Yes, you should use a shock boot!|
A body down - piston up shock can benefit from a boot by keeping all the dirt and grit off the piston. Importance? What is sandpaper, after all, but a whole bunch of fine grit that chews away at whatever it rubs against. The grit on the piston shaft, over time, has the same effect on the seals inside of the shock.
The shock boot of a body up - piston down shock serves the same purpose as mentioned above. However, a much more important role for the shock boot in this configuration is to protect that piston from dings or nicks from kicked up trail debris. Those little sharp edges will easily cut the inner seals when the piston cycles. Blake of All Pro Auto & Off Road, West Haven, Utah tells us that the number one reason they see for piston down shock failure can traced back to an unprotected piston with some slight piston nick resulting in a damaged seal and loss of pressurization.
Yes, you should leave the shock boots off!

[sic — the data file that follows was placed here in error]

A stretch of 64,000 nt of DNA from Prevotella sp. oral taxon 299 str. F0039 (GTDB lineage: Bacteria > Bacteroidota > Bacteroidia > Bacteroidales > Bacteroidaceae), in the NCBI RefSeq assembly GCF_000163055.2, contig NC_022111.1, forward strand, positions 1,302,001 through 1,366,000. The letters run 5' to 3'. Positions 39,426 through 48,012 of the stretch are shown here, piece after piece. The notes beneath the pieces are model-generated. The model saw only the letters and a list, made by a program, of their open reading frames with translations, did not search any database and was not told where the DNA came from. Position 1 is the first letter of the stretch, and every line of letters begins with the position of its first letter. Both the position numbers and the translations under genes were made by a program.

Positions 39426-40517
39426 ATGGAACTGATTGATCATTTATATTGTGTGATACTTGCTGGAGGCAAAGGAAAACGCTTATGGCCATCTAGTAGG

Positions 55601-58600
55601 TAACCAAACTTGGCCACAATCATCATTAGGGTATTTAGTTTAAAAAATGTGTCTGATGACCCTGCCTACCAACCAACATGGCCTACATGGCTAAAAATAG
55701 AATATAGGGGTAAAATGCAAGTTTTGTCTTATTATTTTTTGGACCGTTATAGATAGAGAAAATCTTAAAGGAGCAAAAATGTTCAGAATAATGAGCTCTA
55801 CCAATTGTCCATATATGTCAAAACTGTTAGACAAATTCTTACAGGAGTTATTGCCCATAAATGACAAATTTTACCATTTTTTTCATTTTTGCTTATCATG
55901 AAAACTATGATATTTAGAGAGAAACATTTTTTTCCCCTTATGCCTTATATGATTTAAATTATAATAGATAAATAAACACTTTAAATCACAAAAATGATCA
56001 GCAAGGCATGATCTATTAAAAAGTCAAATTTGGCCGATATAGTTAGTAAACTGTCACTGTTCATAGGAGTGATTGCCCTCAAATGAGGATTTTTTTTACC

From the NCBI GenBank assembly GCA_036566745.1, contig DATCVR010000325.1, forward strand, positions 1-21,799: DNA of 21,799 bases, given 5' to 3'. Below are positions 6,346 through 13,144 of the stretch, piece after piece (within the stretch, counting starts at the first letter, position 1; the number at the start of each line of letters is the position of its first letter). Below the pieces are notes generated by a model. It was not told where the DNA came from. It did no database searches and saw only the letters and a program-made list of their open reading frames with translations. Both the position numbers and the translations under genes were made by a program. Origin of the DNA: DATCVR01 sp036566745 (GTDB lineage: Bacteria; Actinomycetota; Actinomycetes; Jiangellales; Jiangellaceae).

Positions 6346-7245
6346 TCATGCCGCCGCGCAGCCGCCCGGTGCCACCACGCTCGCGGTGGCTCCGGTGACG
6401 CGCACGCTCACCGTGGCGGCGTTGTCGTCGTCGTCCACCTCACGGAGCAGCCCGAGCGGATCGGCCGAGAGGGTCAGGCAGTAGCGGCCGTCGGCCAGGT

Of course, at this point there are those that would say we are full of s*##% and that boots should not be used because they trap water and dirt inside thus exacerbating every problem we just pointed out - and those people would be correct... when using boots incorrectly, as most do.
The mistake people make is that shock boots are NOT an install and forget part. Perhaps the shock manufacturers fail to say it (or maybe they do but we have never bothered to read the instructions included with shock boots, have you?), but yes it's true. Shock boots need maintenance. Surprised? Occasionally, the shock boot zip-tie should be snipped and the shock boot flushed of dirt, dust and to allow any moisture out. Blake suggests slipping a garden hose in the top of the boot with the water at moderate pressure each time vehicle motor oil is changed. However, moisture is the enemy of steel so the boots will need to be left unattached overnight to dry out.